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It is always problematic to take any one (or sometimes more) statement of Eliot and use it to claim what Eliot thought.  Like any intelligent person, he thought many different things over a lifetime, and some changed in patterns.  His early claim that TWL could be understood by studying Weston and Fraser was one he most firmly altered later in saying he had sent a generation of critics on a wild goose chase.  But it is very possible he meant it both times.
 
In fact, I think he really meant the line about a "grouse against life" in retrospect because he had a very harsh and disturbing--and disturbed--life at the time he composed TWL. His marriage was a disaster; he and Viv were always ill; it was just after the War when life was very difficult for everyone (and some was composed during the War and before); Verdenal had died in that War; and Eliot was having a "nervous breakdown," or, in then-clinical language, "neurasthenia" and by his own account "aboulia."  So it could well be that at the time he found in the reframing by Pound and the notion of Weston's theory a sense of order and meaning that was compelling in the midst of his personal and the cultural chaos.  But in looking back he could understand it in a different way as the personal chaos it was.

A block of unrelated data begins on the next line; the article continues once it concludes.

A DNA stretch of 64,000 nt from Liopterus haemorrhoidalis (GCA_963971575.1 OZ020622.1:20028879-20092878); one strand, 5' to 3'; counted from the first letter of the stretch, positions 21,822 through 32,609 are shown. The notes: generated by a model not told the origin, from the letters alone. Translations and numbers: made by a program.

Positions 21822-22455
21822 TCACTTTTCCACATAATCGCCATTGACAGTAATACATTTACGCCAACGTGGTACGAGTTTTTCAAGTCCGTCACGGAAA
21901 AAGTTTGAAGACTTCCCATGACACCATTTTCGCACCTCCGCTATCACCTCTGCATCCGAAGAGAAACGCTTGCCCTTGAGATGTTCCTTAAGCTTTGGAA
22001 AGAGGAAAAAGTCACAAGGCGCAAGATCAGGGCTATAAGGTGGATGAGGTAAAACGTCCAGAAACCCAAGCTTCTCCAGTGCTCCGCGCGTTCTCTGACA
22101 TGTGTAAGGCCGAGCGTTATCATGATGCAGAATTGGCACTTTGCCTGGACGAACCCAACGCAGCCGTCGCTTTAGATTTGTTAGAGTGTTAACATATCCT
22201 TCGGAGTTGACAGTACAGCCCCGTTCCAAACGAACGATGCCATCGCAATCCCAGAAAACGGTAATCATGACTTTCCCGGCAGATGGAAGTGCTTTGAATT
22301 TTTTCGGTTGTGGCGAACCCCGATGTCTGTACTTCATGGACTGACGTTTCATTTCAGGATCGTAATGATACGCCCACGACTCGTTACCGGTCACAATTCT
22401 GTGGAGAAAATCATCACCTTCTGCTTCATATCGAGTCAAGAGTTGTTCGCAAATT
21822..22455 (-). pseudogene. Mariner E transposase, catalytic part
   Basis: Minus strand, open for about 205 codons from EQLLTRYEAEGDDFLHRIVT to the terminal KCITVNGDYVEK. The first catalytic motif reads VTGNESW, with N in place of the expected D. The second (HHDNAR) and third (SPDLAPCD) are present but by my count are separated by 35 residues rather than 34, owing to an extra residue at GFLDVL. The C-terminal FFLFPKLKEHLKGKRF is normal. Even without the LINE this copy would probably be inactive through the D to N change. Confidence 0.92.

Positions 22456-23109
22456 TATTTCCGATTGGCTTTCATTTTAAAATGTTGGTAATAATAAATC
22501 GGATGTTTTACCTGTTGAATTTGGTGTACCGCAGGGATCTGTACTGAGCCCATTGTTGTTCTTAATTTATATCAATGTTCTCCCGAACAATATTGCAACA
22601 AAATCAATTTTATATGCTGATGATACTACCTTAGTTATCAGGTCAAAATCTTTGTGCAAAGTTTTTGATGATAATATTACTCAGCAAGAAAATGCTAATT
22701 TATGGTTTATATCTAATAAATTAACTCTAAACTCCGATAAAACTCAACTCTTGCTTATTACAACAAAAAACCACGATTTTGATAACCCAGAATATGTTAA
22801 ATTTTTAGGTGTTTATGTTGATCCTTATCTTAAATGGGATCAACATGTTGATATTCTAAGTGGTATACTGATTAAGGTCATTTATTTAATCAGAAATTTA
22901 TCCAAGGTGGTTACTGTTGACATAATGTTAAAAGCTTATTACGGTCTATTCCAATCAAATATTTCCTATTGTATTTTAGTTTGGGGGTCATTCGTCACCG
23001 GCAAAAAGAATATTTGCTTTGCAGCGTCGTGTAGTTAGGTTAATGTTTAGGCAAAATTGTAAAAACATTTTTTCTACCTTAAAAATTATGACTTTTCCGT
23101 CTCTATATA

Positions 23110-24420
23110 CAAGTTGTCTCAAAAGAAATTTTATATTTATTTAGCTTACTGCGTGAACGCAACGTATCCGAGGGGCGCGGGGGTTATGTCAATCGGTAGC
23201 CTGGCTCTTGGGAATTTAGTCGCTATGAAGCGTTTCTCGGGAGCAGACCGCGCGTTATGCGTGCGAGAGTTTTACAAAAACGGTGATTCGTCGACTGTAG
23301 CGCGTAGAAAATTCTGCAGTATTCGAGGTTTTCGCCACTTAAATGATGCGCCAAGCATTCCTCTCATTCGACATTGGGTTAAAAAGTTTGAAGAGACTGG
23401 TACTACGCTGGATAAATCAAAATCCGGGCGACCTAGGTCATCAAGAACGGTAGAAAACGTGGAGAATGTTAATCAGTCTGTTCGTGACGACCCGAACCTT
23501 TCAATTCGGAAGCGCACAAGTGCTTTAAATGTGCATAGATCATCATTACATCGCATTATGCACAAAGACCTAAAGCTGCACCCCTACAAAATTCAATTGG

If there were any "absolute meaning" to TWL, one would think that many of the best minds of almost a century could have had at least some greater consensus about it.  But it remains as enigmatic, as "immense, magnificent, terrible" as John Peale Bishop
found it in 1922. I have called it Eliot's Hamlet (by his terms, since Hamlet certainly does have emotional horrors sufficient to evoke his actions) in that it also has no "objective correlative." Or, on the other hand, like Hamlet, it does.
Nancy

>>> "Rickard A. Parker" <[log in to unmask]> 09/17/11 12:28 PM >>>
On Fri, 16 Sep 2011 03:59:59 -0700, Chokh Raj <[log in to unmask]> wrote:

>Eliot once explained (to Philip Mairet, 31 October, 1956; the Collection of
Violet Welton) that, even if a poem meant different things to different
readers, it was still necessary to assert its 'absolute' meaning. (Peter
Ackroyd, 'T.S. Eliot: A Life', p. 271)


Taken from the book's blurb:

A major reinterpretation, __T.S. Eliot's Personal Waste Land: Exorcism
of the Demons__ takes Eliot at his word in his reiterated statements
that The Waste Land was not a "criticism of the contemporary world"
but a personal "grouse against life."

Is that an assertion?


Regards,
Rick Parker